GENERAL ELECTIONS 2020: The principal with principles, Anita Mhic Gib (Aontú)

No electoral 'gimmicks', just honest representation

Rose B O'Donoghue

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Rose B O'Donoghue

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Editor@leinsterleader.ie

GENERAL ELECTIONS 2020:  The principal with principles, Anita Mhic Gib (Aontú)

Dr Deirdre Gleeson with his mother Noirín chat with Aontú candidate Anita Mhic Gib on the canvass trail last week. PICTURE: Tony Keane

Contesting South Kildare is Anita Mhic Gib, principal of Gaelscoil Nás an Ríogh. A member of Aontú, Ireland’s most recently founded political party, Ms Mhic Gib describes the party as “arguably the most diverse political party in the country with former members of FF, FG, Labour, the Greens and People Before Profit compiling the backbone of Aontú”.

A mother of five, she knows first hand and through those of her pupils, the appalling lack of support services in education.

“I am utterly frustrated at the delays in assessments for young children; then trying to access an appointment for an occupational or speech therapist, the delays are horrendous. It can take years for the assessment never mind securing therapists and special needs assistants (SNAs) and all these delays during what are the vital early learning development years for the child”.

In Baroda Court, Newbridge last week, we met with Dr Deirdre Gleeson on the doorstep, and her experience in trying to secure an assessment for her son mirrored the candidate’s findings.

“My son had dyslexia and only we had the resources ourselves to get psychological reports, we’d never have secured an assessment, it took two years even at that to complete the process.” She stated the two tier pay of teachers, the poor pay/conditions of school secretaries and workers in early child care are all indicative of a lack of investment and interest in the education sector.

Wasteful management of funding was another issue she addressed: “€60m was returned to the Minister for Children, why​? Because monies that was allocated to social workers to handle children in care cases was returned to the Exchequer because  there weren’t enough social workers to cope. That’s shameful, why wasn’t the funding distributed to other childcare services or to the voluntary sector?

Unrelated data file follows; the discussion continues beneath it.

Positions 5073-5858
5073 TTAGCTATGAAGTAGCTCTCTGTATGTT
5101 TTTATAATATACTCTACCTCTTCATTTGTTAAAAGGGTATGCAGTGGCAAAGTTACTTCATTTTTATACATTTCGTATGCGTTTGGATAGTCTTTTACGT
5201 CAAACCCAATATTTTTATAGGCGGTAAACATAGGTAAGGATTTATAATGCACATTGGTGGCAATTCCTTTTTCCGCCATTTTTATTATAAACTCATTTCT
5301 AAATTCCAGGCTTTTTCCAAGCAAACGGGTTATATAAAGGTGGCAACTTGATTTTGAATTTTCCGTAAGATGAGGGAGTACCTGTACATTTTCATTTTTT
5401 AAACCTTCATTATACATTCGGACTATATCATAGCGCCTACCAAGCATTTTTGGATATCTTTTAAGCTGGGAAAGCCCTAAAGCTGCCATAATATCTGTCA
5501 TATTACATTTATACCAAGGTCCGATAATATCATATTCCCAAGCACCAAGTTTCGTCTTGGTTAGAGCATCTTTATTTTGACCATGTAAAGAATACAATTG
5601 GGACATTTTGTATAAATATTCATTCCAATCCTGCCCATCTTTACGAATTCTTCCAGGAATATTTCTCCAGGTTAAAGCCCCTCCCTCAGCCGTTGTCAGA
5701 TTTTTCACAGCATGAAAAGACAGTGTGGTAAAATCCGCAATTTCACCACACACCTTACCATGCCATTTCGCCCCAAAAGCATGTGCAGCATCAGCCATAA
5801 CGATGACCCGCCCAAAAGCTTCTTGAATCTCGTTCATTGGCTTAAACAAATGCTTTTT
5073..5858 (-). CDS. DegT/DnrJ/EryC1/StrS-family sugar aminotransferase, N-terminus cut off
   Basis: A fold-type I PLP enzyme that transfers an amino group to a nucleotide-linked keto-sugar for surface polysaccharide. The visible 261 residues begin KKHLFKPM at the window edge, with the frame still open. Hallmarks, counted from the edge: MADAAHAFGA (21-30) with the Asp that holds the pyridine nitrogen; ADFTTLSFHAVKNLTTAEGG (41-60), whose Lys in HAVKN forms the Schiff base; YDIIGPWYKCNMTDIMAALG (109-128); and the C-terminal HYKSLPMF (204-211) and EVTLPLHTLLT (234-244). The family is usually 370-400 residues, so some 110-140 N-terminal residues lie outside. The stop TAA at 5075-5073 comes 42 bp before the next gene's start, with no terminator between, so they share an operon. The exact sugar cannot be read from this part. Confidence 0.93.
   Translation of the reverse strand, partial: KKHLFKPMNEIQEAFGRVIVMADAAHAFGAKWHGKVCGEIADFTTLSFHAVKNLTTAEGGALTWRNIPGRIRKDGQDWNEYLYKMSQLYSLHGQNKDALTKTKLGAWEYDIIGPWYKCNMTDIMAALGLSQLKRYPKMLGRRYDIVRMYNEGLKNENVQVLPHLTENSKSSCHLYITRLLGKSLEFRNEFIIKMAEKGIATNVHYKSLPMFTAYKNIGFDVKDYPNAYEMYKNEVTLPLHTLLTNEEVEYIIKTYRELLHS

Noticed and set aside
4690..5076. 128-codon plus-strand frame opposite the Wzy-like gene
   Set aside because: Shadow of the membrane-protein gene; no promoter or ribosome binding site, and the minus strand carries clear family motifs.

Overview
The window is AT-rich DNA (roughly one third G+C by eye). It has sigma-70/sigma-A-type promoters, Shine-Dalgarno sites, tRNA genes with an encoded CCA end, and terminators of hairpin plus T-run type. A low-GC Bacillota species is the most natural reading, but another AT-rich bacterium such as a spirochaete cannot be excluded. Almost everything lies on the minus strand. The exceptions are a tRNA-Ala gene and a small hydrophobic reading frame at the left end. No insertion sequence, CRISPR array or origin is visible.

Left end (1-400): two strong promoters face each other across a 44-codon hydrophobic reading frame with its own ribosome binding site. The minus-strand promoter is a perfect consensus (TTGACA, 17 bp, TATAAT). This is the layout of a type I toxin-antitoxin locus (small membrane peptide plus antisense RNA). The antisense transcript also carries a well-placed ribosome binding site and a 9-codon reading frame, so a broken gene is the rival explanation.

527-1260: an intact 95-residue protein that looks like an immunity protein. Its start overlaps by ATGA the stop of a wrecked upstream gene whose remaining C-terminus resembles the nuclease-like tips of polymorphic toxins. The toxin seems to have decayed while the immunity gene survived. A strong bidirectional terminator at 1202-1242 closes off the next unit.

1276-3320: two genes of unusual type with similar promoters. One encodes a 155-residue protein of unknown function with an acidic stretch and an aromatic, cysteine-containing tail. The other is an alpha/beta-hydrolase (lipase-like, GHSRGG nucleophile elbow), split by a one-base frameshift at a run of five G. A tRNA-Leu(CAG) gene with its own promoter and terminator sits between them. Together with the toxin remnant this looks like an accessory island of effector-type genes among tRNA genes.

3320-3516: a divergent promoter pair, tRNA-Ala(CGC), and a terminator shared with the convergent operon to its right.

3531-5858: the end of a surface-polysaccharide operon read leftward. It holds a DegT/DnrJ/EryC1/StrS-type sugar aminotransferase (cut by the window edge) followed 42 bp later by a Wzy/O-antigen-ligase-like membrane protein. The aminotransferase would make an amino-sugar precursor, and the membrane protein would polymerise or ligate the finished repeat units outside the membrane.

“The Indicons Report states that every euro invested in youth saves the state a further €2.20 in other expenditures such as crime prevention, mental health, etc” she added.

When Ms Mhic Gib, along with her husband Muiris and five children, moved from Newbridge to Kilcullen, she was horrified to find the family was placed on a waiting list to access GP services locally. “We were effectively waiting on someone to die, or move from the area, to secure the services of a GP.”

Ms Mhic Gib empathises with workers in the health service, to which Dr Gleeson, an Occupational Health Specialist, stated: “It’s intolerable; my colleagues are leaving their GP practices because they are overworked, under resourced, underpaid — and grossly under valued!”

The candidate noted that giving medical cards to U13s sounds like a good idea but when there are far more genuine cases needing the service, this she felt was an election gimmick.

“The elderly waiting on surgeries such as joint replacements, children awaiting scoliosis procedures – it’s shocking. Resources should be going to where the needs are greatest! Our two tier health system needs to go”.

Crime and the increase in people using recreational drugs was another point of discussion.

“We only have 11 gardaí in Kildare Drug Squad,” said Ms Mhic Gib — and three only in Co Laois. “Skeletal garda services from Portarlington, across Co Kildare right up to Kill – you ring a station and get passed on to a central phone system, that’s not good enough. Smaller communities are badly impacted; youth drop out of school and it’s not even picked up on the radar.

“I’m 20 years a political activist” she said “I’d be well able to speak up for the people of South Kildare in the Dáil; remember, the favourites don’t always win! A lot of elected representatives are sympathetic on the doorstep, as if they weren’t in the last government and had nothing to do with policies made!”

She concluded: “I’m not going to make empty promises to secure votes, the way other politicians ‘flip flop’ on important issues".

The principal with principles, representing Aontú, the party with a conscience.

She certainly has great passion and commitment and offers a completely fresh, new approach to politics, Anita Mhic Gib.